This week, the Associated Press Sports Editors (APSE) released its third Racial and Gender Report Card on newspaper and online newsrooms. APSE partners with The Institute for Diversity and Ethics in Sport to conduct the survey every two years.
The 2010 survey shows women and journalists of color increased as members of the total staffs of all APSE member papers and websites in 2010. However, the number of African-American sports editors has dropped since the last survey in 2008.
Archive for April, 2011
Football’s Absolute Power Corrupts Colleges Absolutely (though it looks like it was also titled: King Football Rules Gender-Equity Debate)
Let’s ask the question: What causes this insatiable need for female (or ersatz female) names and numbers? It stems from the gigantic elephant leaving proof of its presence smack in the middle of most college campuses: King Football.
Even at the moderate Division I programs — the ones that are kicked around in the early weeks of the season in return for a big payoff — football squads include more than 100 players, most of them on scholarship. That’s easy enough to detect — just look at the duplicate numbers standing side by side during a game, one an offensive player, one a defensive player, unable to be on the field at the same time. The powerhouses are stockpiling bodies, presumably so other teams cannot get at them.
Penny Taylor is interviewed
Loz helps Liz handle The shock of the new
AW: Are you looking forward to playing each other?
LC: I can’t wait to play against the big LJ, drop another 40 on me. Woohoo!
LJ: It’s not going to happen, it’s different in America. Defence is so important over there. Coaches really play to stop the main players. It won’t be one-on-one against anybody. You’re going to have five people against you and strategies to try to limit you. You’ve just got to relax and not be afraid. That might be one thing that holds you back. You’ve got the world at your feet and there is not one woman in that league who is as strong as you. I can guarantee you that right now.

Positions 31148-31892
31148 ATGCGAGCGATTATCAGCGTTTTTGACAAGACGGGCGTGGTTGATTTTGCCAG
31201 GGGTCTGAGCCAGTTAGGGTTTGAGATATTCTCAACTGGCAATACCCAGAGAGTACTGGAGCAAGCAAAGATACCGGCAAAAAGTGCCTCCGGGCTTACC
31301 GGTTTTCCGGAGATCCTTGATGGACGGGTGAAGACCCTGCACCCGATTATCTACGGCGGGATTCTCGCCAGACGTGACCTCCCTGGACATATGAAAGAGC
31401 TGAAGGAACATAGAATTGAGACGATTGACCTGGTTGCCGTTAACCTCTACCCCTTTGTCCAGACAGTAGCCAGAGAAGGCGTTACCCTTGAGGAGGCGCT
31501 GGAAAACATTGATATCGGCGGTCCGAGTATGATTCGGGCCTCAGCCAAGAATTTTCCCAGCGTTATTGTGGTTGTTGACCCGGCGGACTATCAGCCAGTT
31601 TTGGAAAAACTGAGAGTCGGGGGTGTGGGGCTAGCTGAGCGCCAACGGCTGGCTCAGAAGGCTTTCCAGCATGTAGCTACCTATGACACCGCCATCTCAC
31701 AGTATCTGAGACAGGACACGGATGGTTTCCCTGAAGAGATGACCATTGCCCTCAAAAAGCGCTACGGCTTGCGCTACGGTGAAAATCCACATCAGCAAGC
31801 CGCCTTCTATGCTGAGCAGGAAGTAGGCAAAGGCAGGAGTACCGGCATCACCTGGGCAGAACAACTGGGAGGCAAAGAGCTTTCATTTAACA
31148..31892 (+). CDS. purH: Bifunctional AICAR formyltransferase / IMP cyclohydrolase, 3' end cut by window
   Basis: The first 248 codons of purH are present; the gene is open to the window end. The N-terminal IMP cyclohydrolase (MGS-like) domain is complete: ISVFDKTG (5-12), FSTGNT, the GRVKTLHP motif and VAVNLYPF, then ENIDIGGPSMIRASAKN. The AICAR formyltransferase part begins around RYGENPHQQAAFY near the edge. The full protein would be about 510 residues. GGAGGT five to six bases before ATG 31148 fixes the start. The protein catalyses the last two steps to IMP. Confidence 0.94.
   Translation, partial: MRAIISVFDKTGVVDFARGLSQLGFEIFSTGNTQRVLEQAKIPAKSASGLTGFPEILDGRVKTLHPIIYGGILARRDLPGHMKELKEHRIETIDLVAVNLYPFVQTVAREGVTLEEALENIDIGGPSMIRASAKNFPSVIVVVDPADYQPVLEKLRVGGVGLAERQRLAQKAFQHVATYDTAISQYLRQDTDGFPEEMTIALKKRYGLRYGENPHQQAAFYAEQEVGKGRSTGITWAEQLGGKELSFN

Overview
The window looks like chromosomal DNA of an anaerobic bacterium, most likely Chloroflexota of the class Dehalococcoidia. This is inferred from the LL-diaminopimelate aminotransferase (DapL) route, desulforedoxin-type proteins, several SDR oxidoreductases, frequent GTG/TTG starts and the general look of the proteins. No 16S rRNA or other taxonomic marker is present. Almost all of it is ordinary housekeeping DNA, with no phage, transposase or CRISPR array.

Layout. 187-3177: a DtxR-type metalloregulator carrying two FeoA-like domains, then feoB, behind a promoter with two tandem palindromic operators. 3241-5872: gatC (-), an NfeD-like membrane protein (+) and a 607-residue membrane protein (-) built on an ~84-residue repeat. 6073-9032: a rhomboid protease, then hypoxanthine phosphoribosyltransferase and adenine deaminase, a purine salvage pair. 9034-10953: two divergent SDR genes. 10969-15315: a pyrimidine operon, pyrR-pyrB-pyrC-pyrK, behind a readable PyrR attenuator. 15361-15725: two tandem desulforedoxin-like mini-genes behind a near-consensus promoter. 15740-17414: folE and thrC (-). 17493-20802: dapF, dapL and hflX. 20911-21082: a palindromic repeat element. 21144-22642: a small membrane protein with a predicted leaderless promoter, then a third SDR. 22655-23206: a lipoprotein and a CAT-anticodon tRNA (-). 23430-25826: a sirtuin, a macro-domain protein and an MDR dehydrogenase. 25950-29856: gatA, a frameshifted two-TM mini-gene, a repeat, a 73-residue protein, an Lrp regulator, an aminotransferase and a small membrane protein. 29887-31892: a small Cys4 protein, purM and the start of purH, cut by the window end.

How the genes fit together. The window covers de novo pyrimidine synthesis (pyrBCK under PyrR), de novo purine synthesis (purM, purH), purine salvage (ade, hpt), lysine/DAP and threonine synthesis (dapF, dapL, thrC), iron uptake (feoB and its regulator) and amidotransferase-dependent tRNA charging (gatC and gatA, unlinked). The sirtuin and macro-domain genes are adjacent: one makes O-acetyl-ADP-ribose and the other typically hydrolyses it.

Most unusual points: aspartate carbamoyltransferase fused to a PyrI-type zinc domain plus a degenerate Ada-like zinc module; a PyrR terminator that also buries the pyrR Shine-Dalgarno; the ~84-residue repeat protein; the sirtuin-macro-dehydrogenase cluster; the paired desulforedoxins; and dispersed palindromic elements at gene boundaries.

Indiana’s Dave Riley: Northrop legend gets Nancy Rehm Award
Dave Riley’s influence can be felt around Fort Wayne these days, even 13 years after he retired as the Northrop girls basketball coach. Rarely is there a current Fort Wayne coach who doesn’t mention Riley’s name when accepting a state trophy, which has happened quite a bit lately.
That kind of clout is what has earned Riley the 2011 Nancy Rehm Award, an honor given to those who have excelled in women’s athletics.
From the StarNews in Delaware: UNCW has its eye out on keeping up with Title IX
“It’s a non-issue for UNCW,” athletic director Jimmy Bass said Wednesday afternoon. “We count tennis players as tennis players. Kids that scrimmage with the women’s basketball team are just students.
“We do everything here straight up.”
From Ed Graney at the Las Vegas Review Journal: Apathy spurs fudged Title IX numbers
The problem with Title IX compliance was, is and always will be football, which more than anything has led to the cutting of men’s sports across the country and schools padding their numbers on the women’s side with male practice players, which, by the way, the Department of Education has no issue.
(Good news for Texas A&M.)
But when you allot 85 scholarships and more than 100 participation spots to football, you have to discover an equal slice of the pie on the women’s side.
Football became too big, too powerful. Yes, it makes most of the money. It also uses most of the resources.
Sorry. Division I football could survive with 40 scholarships and participation numbers of 80. It could. It also would solve most if not all Title IX issues overnight.